Cheap Eats at Bloglander

Your guide to eating cheap including tips, recipes and techniques

Archive for June, 2005

6/29/05 | Sunflower Seeds

[ Currently Eating: Derek Jeter's Sunflower Seeds ]

David Roasted Salted Sunflower SeedsAt my last job, a bunch of us went through a huge and relatively time consuming phase of eating sunflower seeds on the job. Luckily, we weren’t in customer service because unshelled sunflower seeds can make a huge mess. But we definitely watched each other’s backs by noting when someone had a stray bit of seed in between some teeth or a shell in their hair or clothes (more common than you might think).

I don’t buy sunflower seeds regularly any more, but once in awhile I still pick them up in the store when on sale. This latest bag I got is a pretty ubiquitous brand called David (ConAgra Foods makes them) that comes in a 5.25 ounce bag. I got it on sale for 60 cents which is not the cheapest, though this package usually goes for 99 cents.

But one thing with sunflower seeds is that you absolutely do not want to get STALE seeds. We learned this the hard way when a co-worker bought a gigantic bulk tub of sunflower seeds. It was about the size of one of those huge tubs of laundry detergent and would have been better if it tasted like detergent. Stale sunflower seeds are possibly the grossest thing you can eat.

David Roasted Salted Sunflower SeedsThese David Sunflower Seeds, however, were perfectly roasted and pretty delicious. I know a lot of people who refuse to take the time to eat the “in-shell” version. You can buy the salted, shelled version for pretty cheap too. But what’s the fun with that? I mean, if Derek Jeter is so happy with his sunflower seeds in the shell, then by gosh that is AOK with me. I don’t understand how his teeth can be that white after eating so many of them. Maybe he has one of those Teeth Wipes on one finger while he pops seeds in his mouth with the other hand. Pop, crack, brush, repeat…

My favorite thing about this package besides Jeter’s smirking pic on it is the tagline which is partly obscured in the photo above. Their slogan is “Eat. Spit. Be Happy.” Sounds like a recipe for success to me, except I wouldn’t want to be the one to clean up all the hawked loogies on the ground at company headquarters. Little kids must love this slogan. “See mom, it’s OK to spit!”

Continue reading “Sunflower Seeds” …

6/27/05 | S&W Black Beans

[ Currently Eating: A Strange Pineapple Mini-Cake ]

SW Black BeansThe other day my mom gave me 3 cans of S&W Black Beans because she had gone to CostCo and bought the bulk 12-pack of cans of beans. Well, she gave me the cans the other day, but she actually bought them at CostCo in April of 2004. Hm… the cans are only a year old. I guess that never stopped me before.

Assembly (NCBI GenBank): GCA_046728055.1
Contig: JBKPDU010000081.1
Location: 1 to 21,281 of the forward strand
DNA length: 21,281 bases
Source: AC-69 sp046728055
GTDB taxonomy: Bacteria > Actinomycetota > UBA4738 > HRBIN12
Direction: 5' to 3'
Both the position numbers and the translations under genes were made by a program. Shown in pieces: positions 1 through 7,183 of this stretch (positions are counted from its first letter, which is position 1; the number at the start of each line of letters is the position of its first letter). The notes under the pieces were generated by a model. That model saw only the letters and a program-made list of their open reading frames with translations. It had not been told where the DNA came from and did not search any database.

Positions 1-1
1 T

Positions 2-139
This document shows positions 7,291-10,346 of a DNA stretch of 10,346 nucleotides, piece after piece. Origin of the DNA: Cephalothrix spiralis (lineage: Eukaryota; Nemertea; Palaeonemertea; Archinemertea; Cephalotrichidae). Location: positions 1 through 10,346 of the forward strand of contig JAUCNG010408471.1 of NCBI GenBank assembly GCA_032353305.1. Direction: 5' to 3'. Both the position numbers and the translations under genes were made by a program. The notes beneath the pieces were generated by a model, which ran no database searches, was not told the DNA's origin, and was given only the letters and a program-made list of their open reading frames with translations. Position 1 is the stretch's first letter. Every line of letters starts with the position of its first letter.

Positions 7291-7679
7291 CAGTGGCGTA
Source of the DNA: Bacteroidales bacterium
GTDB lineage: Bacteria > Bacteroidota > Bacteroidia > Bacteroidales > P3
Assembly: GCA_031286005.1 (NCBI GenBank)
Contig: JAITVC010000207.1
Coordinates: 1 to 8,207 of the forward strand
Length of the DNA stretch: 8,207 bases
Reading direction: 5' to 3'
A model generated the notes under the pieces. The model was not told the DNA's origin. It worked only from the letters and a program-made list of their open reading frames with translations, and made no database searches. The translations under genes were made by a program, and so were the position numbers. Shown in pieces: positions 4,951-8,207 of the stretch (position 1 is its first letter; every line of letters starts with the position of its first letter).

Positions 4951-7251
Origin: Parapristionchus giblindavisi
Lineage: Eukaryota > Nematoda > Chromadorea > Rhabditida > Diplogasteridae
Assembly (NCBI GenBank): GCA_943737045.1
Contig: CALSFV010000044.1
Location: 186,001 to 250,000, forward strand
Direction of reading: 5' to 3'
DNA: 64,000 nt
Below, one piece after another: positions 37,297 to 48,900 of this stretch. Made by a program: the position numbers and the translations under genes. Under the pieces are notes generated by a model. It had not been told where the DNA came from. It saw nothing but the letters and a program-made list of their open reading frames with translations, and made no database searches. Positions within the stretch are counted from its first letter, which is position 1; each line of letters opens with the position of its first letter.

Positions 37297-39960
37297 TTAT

I’ve gotten S&W brand beans but never the black ones or “frijoles negros” as they say on the package. The two types of other beans that I’ve tried are Kidney Beans and Garbanzo Beans. You can make a mean pseudo hummus with Garbanzo Beans but that’s for another episode…

So as for generic brand beans, I’ve tried the S&W Kidney Beans side by side with Albertson’s brand kidney beans and honestly I can’t tell the difference. I used them straight up in a pasta salad too, instead of cooking them, so I suspect that it’s a good bet they can be substituted.

I’ve never tried either name brand or generic Black Beans, though I’ve always wanted to. I do like beans quite a bit, whole, smashed, boiled, refried, and even rotten (Natto, haha. You have to see, or rather smell this to believe it.) Everyone should eat more beans. After all, the saying goes “Beans, beans are good for your heart. The more you eat the more you FART”. Toot, toot.

Many people I know don’t like refried beans and/or burritos made with smashed beans. I think a roommate gave me the nicest description of what he felt bean burritos resembled: a used baby diaper. I had to laugh like hell.

Anyhow, I ate a few of these straight out of the can. Not bad actualy, though a little sweet. All these canned beans come packed in a kind of syrupy, sugary sauce that I usually throw out except if you are making some sort of stew or chili in which case you can keep a little of it in there for color and as a thickening agent.

I think in general it’s probably tastier and more economical to actually cook up a mess ‘o dried beans from scratch. A lot more work, soaking and whatnot. But if you must eat from a can, then you might want to fix up your beans a bit. The method I use is including something called a “sofrito”(?). Basically it’s some veggies you cook down in fat until soft. Then you take some of the heated whole beans, add it to the sofrito and mash it up. Then re-add it to the whole beans. Yum, it actually improves it significantly. Not restaurant quality, but certainly better.

SW Black Beans 2I’m not sure if this is called a sofrito everywhere or if I’m doing this right. I got the idea off a package of dried beans. I make mine by first frying up 2 strips of bacon till crispy. Then, set aside bacon, remove all but 1 tbsp of fat from pan, and add in 1/2 cup each chopped onion, celery, red bell pepper and about 1 tbsp chopped garlic. Add 1 cup water and simmer that till it’s soft, about 10-15 min.

Meanwhile, you heat up the black beans along with most of the liquid from can. Might want to add a little more water, or even a little chicken stock. When it’s hot, take a 1/2 cup of the beans and about 1/2 cup of the liquid and dump it in the veggies. Get a wooden spoon and smash up the beans. Cook for about 5 min more and then add back to the pot of beans. Mix in bacon and serve it.

Continue reading “S&W Black Beans” …

[ Currently Eating: Toothpaste ]

Zatarain's JambalayaI’ve seen Zatarain do commercials about their Dirty Rice mixture on TV all the time, but I don’t think I’ve seen them plug their Jambalaya Mix. I’ve been picking up both the Zatarain’s Dirty Rice box and the Jambalaya mix box for awhile now. It is actually not too bad, I like them more than most of the other Rice-A-Roni products out there.